Acrtic Lemming

The Arctic lemming, like other lemmings, has a very short tail.

©Imperatorskaia akademīia nauk / Public Domain – License

Lemmings have incredibly tiny tails and don’t use their tails for balance, social interaction with other lemmings, or even swimming in the water. So, what does the lemming’s tail serve? It turns out there is no known purpose!

There are two basic theories as to why this is the case, although neither has been confirmed beyond a reasonable doubt. According to one idea, if every single lemming had a long tail, it would be practically impossible for predators (like foxes) to target individual animals and eat them all up because there are so many lemmings in a population. This implies that longer-tailed individuals would have gradually been eliminated by predators, leaving only shorter-tailed ones!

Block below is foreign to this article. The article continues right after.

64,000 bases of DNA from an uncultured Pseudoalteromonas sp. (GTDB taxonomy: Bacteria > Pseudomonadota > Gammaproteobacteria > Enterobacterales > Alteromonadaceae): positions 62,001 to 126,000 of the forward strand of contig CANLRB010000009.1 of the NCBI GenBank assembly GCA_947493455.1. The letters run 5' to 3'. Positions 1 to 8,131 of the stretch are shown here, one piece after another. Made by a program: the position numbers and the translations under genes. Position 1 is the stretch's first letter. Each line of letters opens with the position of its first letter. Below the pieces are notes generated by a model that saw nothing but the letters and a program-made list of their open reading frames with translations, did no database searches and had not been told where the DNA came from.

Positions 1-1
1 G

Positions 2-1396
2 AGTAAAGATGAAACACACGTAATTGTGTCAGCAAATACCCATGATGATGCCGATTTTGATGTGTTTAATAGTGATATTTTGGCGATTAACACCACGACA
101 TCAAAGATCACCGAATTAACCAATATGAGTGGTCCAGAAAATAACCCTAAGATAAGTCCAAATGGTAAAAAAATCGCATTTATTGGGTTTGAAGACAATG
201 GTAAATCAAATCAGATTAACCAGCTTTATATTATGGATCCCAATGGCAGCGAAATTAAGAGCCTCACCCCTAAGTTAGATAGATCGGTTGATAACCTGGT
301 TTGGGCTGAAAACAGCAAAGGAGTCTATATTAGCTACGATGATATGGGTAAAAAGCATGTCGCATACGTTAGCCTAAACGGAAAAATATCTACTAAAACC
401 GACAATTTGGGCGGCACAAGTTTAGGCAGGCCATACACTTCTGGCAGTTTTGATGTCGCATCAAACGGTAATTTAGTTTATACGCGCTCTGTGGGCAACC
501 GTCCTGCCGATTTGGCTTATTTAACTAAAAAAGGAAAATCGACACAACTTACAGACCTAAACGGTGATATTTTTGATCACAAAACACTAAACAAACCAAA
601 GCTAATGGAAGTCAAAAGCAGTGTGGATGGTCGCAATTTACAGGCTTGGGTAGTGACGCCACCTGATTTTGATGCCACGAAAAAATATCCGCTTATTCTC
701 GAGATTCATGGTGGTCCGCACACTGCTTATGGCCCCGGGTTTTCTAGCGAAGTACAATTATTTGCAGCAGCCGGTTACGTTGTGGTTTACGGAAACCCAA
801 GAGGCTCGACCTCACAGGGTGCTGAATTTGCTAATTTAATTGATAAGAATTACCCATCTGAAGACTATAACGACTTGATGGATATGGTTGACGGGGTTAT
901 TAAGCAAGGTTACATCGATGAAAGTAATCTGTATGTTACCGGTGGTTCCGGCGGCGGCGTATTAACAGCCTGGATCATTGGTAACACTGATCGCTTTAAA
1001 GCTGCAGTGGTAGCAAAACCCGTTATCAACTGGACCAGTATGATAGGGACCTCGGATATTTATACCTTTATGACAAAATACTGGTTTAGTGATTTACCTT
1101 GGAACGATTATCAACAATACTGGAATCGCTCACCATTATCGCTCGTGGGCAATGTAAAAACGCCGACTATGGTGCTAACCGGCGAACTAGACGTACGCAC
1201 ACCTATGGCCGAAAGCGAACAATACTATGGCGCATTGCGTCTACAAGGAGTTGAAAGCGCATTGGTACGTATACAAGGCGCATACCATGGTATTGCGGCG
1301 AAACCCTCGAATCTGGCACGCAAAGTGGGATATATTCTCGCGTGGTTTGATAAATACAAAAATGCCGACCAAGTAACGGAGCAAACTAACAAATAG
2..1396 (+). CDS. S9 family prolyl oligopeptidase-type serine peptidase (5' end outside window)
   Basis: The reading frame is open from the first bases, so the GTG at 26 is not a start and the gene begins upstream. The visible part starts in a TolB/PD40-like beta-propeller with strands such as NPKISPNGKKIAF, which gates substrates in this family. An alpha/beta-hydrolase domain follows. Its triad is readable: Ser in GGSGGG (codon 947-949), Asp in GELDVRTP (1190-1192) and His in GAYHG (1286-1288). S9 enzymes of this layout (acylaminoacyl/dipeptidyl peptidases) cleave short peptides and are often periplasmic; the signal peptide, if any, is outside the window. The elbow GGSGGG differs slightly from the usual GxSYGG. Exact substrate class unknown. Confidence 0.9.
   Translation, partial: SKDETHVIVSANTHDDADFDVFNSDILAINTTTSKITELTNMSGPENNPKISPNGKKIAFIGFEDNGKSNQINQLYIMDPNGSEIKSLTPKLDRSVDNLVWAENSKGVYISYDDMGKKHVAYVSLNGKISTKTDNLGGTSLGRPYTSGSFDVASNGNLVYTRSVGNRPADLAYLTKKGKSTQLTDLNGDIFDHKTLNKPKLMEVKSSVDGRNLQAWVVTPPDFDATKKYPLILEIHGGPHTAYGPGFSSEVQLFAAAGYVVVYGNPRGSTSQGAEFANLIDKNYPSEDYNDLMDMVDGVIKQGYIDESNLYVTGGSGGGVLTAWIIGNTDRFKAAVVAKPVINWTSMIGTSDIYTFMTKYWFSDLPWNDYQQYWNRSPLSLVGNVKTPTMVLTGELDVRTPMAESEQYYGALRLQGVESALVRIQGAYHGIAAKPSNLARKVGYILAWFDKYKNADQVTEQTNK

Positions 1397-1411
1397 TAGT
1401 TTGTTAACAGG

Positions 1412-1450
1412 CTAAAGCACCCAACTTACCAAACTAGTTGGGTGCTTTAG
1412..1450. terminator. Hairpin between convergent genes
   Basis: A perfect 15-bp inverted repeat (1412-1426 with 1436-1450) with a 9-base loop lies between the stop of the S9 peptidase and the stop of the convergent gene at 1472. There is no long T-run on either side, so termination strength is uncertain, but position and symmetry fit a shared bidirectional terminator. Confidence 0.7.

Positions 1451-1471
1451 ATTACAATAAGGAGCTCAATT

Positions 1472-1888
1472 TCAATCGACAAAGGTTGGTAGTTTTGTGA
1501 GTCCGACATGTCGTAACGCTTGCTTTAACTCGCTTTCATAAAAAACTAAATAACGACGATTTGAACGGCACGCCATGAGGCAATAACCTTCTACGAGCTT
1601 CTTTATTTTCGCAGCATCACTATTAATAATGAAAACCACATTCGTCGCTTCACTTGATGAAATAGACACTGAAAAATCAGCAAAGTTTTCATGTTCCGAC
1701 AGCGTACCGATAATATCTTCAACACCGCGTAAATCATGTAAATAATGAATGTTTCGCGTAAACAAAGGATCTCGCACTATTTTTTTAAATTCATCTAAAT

Another idea contends that female lemmings may use their short, stubby tails as “flags” to attract males during the mating season. However, these theories have not yet undergone sufficient testing to be regarded by me — and most likely by you as well — as fact rather than conjecture or supposition.

3. Lemmings Stay with Their Families or Groups for Life

Group of Siberian lemmings, lemmus sibiricus Kerr, stuffed animals

If a lemming becomes separated from its family unit, it becomes an outcast and essentially seals its fate.

©Viktoria Ruban/iStock via Getty Images

Lemmings have an extraordinarily strong feeling of family, which explains why they frequently rush into lakes and jump off cliffs. If you’ve ever wondered why this is, it’s not because they are foolish. Lemmings are social animals that dwell in big clans containing up to 500 individuals. There is a clear hierarchy within each clan, with the heaviest males at the top and women and young people at the lower ranks.